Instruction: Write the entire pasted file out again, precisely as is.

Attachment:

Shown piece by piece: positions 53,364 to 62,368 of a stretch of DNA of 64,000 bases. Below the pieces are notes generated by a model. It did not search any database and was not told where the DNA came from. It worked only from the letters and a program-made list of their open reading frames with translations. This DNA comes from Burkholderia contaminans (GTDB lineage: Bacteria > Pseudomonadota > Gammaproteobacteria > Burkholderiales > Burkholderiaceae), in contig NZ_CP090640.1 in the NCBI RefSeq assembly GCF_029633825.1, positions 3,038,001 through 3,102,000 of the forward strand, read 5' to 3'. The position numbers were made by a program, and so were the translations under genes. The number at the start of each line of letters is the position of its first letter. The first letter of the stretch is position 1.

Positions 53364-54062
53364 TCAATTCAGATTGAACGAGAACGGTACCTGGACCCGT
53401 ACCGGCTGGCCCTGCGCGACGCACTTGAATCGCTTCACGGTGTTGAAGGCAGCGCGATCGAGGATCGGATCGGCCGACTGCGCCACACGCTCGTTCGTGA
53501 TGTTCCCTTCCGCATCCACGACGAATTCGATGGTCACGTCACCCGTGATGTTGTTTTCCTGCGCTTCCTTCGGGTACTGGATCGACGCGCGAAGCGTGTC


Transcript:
Shown piece by piece: positions 53,364 to 62,368 of a stretch of DNA of 64,000 bases. Below the pieces are notes generated by a model. It did not search any database and was not told where the DNA came from. It worked only from the letters and a program-made list of their open reading frames with translations. This DNA comes from Burkholderia contaminans (GTDB lineage: Bacteria > Pseudomonadota > Gammaproteobacteria > Burkholderiales > Burkholderiaceae), in contig NZ_CP090640.1 in the NCBI RefSeq assembly GCF_029633825.1, positions 3,038,001 through 3,102,000 of the forward strand, read 5' to 3'. The position numbers were made by a program, and so were the translations under genes. The number at the start of each line of letters is the position of its first letter. The first letter of the stretch is position 1.

Positions 53364-54062
53364 TCAATTCAGATTGAACGAGAACGGTACCTGGACCCGT
53401 ACCGGCTGGCCCTGCGCGACGCACTTGAATCGCTTCACGGTGTTGAAGGCAGCGCGATCGAGGATCGGATCGGCCGACTGCGCCACACGCTCGTTCGTGA
53501 TGTTCCCTTCCGCATCCACGACGAATTCGATGGTCACGTCACCCGTGATGTTGTTTTCCTGCGCTTCCTTCGGGTACTGGATCGACGCGCGAAGCGTGTC